EEG statement on COVID-19 impact on people living in institutions

The consequences of the Covid-19 shutdown of schools and other social distancing measures constitute a major problem for students with intellectual disabilities, their families and teachers

Lack of education for children with intellectual disabilities made worse in the Coronavirus emergency

The European Expert Group on the Transition from Institutional to Community-based Care (EEG) calls on EU leaders to ensure its response to COVID-19 takes into consideration persons living in institutions in Europe as they face increased risks of abuse, neglect, health issues and mental distress. Adequate funding to social and care sector is needed, as well as support to families and carers. This can prevent an increase in institutionalisation and a worsening of the conditions of those who are living in residential segregating settings.

“The current crisis also intensifies the problems of institutionalisation: the health risks are enhanced by the concentration of people, and countless are dying in institutions, isolated from their family members. Children, older people, persons experiencing homelessness, persons with disabilities and mental health problems who are segregated in short-term and long-term residential institutions are now more vulnerable to human rights violations than ever and face increased risks of:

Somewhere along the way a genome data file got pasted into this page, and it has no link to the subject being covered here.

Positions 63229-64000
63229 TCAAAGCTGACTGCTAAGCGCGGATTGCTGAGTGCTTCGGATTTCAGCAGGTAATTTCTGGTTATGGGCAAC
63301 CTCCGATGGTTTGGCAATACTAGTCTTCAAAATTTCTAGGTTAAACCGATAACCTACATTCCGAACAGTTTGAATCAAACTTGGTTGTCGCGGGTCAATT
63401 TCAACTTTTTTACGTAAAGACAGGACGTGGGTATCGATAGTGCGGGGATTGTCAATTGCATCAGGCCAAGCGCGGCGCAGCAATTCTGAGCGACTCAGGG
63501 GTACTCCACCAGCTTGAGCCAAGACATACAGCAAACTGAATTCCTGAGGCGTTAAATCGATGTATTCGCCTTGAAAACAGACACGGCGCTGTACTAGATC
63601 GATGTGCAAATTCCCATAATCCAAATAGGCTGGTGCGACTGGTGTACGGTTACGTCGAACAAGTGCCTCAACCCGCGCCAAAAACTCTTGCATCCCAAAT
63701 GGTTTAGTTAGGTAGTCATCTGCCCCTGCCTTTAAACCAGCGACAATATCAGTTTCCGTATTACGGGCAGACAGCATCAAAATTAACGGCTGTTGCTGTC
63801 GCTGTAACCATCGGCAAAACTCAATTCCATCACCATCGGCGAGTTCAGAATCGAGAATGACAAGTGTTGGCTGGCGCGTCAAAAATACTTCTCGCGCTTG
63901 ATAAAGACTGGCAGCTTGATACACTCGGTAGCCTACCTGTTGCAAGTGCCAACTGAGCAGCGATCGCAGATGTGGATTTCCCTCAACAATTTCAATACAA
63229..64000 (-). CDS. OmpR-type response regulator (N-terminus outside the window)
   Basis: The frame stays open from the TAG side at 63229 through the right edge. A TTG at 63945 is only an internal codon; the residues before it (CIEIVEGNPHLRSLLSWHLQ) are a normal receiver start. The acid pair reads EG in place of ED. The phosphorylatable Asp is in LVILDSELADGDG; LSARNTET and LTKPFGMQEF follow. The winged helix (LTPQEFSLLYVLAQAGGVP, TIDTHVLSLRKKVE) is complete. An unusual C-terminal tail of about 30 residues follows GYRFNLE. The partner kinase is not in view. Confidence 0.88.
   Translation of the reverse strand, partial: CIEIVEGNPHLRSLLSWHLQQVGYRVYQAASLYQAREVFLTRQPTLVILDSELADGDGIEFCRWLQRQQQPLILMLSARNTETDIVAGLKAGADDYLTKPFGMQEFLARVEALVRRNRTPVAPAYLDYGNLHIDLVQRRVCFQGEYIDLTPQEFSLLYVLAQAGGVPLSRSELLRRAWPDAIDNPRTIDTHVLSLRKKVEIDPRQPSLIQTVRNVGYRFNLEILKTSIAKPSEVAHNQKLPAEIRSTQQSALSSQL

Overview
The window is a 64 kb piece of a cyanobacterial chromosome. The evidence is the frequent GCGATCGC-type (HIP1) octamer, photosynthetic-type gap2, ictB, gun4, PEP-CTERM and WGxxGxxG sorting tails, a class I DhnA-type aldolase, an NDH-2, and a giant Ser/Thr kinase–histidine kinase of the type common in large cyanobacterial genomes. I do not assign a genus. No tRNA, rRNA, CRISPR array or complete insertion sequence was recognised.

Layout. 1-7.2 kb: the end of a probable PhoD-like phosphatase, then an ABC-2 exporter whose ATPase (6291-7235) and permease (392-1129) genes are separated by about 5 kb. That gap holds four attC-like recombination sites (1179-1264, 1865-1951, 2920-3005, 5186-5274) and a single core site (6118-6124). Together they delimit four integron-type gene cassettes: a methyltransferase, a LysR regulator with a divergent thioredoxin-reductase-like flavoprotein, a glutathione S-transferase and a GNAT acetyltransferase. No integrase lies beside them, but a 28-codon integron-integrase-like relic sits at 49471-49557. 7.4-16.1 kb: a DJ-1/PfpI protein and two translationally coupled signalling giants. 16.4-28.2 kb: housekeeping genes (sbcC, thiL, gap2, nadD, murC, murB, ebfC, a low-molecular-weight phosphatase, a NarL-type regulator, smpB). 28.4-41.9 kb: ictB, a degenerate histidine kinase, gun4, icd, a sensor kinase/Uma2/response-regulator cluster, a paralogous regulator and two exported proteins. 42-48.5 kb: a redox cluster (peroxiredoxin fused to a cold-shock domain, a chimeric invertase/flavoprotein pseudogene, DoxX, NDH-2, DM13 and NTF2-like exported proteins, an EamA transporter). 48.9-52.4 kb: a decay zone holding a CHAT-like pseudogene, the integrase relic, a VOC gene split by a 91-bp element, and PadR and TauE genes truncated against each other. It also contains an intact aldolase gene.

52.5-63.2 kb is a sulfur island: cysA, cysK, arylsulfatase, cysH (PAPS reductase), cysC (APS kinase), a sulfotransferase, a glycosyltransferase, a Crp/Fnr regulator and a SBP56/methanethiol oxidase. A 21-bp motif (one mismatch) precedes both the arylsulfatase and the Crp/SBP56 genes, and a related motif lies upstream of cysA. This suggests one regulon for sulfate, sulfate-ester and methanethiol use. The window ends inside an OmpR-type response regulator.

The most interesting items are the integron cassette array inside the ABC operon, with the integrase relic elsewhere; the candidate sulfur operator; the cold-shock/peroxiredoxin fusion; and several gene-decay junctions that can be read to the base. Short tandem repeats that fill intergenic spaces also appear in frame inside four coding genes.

• Infection: overcrowding and sometimes unhygienic conditions, lack of personal protective equipment for residents and staff, and communal life typical of institutions mean that those inside are much more prone to becoming infected;
  • Abuse, neglect, lack of care, and forced placement: there are potential staff shortages, and the isolation and ban on visits aimed at protecting the residents, hinders the supervision by families or support networks and there is also the increased risk of trafficking and exploitation;
  • Forced medication and forced restraint measures: under the pretence of preventive measures, existing safeguards may be circumvented;
  • Mental distress: preventive measures, isolation, lack of clear information, forced confinement leading to a lack of contact with the outside world, albeit necessary, impact severely on mental health of persons living in institutions;
  • Denial of medical treatment, risk of severe and possibly lethal forms of the illness: many persons living in institutions have underlying health conditions with higher risk of health complications; in countries where health services are prioritising the provision of ventilators on the basis of a patient’s expected lifespan, they can be forced to forego life-saving appliances
  • Immediate and underprepared changes to care placements: residents risk being immediately moved to different placements with little preparation, monitoring and support, which can leave them in a more vulnerable position.”

Read the full EEG statement here.

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